Almost four years after a revamping of the juvenile justice system was recommended, state Chief Justice Ronald Castille said Monday the state Supreme Court has completed those suggestions.
In his final report, Castille said the state’s high court will have to continue to improve on Pennsylvania’s juvenile justice system to restore its once model reputation ruined by two Luzerne County judges.
Castille’s report discusses 57 changes to rules governing appellate and juvenile courts suggested by the Interbranch Commission on Juvenile Justice (ICJJ).
The ICJJ was created by Castille in August 2009 to review the juvenile justice court system in Luzerne County after former Judges Mark Ciavarella and Michael Conahan were charged with illegally accepting $2.9 million from the builder and owner of two juvenile detention centers used by the county.
In May 2010, the ICJJ made recommendations to address issues in Luzerne County. The Supreme Court then adopted procedures, including:
* Juveniles will not be shackled during proceedings;
* Every juvenile is eligible for appointed legal representation;
* A lengthy questionnaire must be completed for any juvenile who wishes to admit to delinquent acts;
* A judge must place on the record why a juvenile was placed out of the home;
* A judge must consider the least restrictive out-of-home placement of a juvenile deemed delinquent.
Castille also discussed more than 2,300 juvenile records that were expunged after a review of every juvenile delinquency case handled by Ciavarella and Conahan and by Berks County Senior Judge Arthur Grim.
“The Supreme Court ordered monthly progress reports from Luzerne County Court of Common Pleas President Judge Chester Muroski (now a senior judge) and President Judge Thomas Burke. The court has recently commended those two judges … for their efforts in addressing this tragedy and its consequences as the local level,” Castille wrote.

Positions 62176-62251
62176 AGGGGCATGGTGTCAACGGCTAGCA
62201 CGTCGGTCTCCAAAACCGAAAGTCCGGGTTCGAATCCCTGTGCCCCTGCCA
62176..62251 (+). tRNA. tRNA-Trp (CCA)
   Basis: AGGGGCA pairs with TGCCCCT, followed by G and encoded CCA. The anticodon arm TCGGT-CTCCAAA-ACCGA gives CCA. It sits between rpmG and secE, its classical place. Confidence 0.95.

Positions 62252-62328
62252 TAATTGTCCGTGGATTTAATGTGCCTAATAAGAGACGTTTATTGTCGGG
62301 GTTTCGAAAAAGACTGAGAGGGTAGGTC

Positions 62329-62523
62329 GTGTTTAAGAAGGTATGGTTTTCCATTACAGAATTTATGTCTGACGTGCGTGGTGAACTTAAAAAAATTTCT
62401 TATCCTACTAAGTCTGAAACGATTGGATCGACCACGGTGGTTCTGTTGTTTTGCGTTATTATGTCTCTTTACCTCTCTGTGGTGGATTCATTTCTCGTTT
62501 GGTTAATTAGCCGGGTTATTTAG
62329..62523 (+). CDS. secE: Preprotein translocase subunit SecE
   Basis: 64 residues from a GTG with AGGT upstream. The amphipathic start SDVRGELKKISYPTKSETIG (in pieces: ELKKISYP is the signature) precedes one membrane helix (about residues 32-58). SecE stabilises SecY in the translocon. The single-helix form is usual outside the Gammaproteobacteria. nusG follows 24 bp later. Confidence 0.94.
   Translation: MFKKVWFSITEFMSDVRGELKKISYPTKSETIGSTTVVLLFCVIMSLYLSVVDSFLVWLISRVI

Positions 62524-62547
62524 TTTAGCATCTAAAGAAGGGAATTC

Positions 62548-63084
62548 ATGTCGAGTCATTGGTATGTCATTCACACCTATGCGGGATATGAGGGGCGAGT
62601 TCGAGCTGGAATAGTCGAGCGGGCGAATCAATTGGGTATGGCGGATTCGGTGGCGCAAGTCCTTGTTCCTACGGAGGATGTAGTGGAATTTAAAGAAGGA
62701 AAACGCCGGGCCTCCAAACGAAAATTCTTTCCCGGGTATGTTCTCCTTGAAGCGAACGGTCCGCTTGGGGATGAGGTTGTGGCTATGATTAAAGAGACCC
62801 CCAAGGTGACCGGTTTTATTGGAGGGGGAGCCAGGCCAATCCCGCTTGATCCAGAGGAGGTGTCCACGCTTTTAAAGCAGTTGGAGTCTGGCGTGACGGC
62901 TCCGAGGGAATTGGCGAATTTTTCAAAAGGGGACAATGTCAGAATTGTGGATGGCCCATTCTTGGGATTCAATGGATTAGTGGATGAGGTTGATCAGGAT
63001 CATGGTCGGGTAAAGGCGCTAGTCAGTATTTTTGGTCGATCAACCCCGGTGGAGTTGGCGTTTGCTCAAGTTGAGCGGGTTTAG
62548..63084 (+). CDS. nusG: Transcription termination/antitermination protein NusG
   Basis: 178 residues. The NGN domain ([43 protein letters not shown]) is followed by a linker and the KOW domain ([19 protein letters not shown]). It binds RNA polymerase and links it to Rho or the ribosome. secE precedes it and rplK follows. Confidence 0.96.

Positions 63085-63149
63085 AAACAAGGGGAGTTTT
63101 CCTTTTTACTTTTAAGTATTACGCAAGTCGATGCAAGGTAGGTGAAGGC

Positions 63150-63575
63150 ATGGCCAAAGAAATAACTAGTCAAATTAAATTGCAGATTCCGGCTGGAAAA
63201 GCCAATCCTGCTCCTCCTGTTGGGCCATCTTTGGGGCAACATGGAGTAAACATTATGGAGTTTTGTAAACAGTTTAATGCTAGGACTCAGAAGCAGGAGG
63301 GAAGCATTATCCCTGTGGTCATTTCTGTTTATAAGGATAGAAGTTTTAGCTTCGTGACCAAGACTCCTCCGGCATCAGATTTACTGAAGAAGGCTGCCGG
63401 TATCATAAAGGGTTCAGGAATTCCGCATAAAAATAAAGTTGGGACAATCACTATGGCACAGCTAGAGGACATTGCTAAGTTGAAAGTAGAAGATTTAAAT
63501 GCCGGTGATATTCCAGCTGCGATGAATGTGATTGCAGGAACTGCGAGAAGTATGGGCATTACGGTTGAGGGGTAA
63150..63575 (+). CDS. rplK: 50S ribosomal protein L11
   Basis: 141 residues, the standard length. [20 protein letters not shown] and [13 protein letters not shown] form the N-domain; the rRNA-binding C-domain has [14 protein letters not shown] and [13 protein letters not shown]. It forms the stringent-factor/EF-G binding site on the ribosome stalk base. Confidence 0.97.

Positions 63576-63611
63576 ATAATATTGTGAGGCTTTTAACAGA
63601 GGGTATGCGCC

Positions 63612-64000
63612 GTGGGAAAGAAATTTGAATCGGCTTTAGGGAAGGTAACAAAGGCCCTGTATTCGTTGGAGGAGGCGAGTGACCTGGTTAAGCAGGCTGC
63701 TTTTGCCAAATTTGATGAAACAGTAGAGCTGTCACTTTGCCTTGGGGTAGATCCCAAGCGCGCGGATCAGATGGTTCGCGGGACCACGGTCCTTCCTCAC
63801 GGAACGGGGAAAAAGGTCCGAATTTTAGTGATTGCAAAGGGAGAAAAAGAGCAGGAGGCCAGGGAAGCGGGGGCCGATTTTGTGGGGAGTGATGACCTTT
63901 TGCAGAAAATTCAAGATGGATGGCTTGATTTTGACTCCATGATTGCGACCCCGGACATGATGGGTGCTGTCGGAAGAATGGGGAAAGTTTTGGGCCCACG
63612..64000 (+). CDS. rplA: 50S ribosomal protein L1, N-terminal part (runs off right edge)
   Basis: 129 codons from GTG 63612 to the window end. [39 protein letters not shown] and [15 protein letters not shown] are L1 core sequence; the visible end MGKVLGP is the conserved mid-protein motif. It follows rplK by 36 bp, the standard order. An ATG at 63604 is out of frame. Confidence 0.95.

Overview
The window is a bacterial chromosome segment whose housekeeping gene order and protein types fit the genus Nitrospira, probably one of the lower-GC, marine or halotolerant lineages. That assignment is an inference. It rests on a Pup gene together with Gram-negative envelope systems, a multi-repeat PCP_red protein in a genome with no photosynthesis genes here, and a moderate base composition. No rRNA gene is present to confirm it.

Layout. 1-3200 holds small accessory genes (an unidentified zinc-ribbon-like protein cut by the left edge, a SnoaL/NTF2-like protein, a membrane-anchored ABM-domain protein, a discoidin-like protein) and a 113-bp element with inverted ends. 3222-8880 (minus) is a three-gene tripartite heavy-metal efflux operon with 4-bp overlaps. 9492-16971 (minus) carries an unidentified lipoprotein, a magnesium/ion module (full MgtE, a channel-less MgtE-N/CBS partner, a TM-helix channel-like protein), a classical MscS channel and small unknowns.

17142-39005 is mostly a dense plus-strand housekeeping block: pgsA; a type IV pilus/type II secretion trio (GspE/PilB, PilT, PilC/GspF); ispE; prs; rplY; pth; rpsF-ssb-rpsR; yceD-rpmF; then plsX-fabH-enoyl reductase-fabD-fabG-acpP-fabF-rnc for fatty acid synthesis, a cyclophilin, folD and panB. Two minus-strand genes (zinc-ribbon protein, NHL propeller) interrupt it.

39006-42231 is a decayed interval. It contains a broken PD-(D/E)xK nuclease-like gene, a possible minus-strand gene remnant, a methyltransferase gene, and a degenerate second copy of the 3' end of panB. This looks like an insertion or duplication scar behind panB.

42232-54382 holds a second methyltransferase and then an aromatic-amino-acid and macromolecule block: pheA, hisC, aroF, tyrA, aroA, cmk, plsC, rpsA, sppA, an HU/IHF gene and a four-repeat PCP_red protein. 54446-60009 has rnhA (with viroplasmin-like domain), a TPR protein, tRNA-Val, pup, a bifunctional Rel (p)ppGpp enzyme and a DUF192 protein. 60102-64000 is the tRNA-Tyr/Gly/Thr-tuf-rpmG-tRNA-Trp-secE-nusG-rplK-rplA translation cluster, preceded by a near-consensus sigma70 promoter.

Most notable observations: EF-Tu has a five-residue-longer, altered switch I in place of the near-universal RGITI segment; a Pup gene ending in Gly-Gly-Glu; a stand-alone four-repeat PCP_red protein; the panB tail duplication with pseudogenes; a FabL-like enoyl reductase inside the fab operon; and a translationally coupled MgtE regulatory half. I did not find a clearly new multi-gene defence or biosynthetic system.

In January 2012, the Supreme Court ended its oversight of the county court system.
Castille wrote that there are only two areas of recommendations the high court did not address: mandatory juvenile education for judges assigned to delinquency cases and expedited appeals for certain orders relating to transfers of a juvenile case to and from criminal court.
Castille said there are several opportunities for judicial education available in a number of areas and because there are such a small amount of appeals, the high court did not think special rules needed to be adopted.
“These changes in the rules that we have made in instituting new procedures in the juvenile court system will strengthen what was already recognized nationally as an excellent juvenile justice system,” Castille said. “The Supreme Court and the judicial branch will continue to improve Pennsylvania’s juvenile justice system in order to insure that its reputation is restored and that justice is dispensed fairly and impartially.”
Castille commended judges, lawyers, social workers and administrators who have worked to make the juvenile justice system a success.
“Unfortunately, two judges in Luzerne County have caused unimaginable taint to the laudable efforts of many dedicated individuals, conduct for which those two judges presently are paying dearly,” Castille said.
Ciavarella was sentenced in August 2011 to 28 years in prison. Conahan was sentenced to September 2011 to 17 1/2 years in prison.